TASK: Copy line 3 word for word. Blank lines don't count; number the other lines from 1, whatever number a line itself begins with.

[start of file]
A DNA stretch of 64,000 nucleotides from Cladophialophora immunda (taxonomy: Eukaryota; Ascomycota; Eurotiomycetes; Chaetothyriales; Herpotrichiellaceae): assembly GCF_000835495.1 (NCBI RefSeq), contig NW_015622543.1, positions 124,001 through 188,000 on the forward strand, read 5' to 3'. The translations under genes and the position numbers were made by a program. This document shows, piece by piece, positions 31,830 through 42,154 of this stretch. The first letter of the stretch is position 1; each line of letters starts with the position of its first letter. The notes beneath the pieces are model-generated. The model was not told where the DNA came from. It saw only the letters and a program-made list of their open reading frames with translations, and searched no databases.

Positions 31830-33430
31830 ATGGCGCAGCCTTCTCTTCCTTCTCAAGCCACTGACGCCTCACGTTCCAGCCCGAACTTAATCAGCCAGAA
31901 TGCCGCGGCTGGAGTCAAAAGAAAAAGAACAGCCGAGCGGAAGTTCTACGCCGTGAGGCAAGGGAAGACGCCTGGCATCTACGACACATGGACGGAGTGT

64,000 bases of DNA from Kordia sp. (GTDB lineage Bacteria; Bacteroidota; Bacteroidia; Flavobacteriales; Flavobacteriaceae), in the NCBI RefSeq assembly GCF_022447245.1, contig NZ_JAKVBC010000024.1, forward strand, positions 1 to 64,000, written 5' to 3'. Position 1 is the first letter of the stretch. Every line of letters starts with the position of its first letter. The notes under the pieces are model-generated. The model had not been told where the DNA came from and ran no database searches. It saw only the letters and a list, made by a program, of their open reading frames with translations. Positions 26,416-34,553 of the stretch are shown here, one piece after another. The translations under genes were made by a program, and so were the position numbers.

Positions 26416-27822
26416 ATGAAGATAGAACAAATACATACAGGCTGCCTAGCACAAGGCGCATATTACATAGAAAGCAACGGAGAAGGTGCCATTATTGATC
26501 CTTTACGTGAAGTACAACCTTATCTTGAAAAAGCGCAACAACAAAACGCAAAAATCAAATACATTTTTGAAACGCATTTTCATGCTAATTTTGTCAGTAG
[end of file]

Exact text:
31830 ATGGCGCAGCCTTCTCTTCCTTCTCAAGCCACTGACGCCTCACGTTCCAGCCCGAACTTAATCAGCCAGAA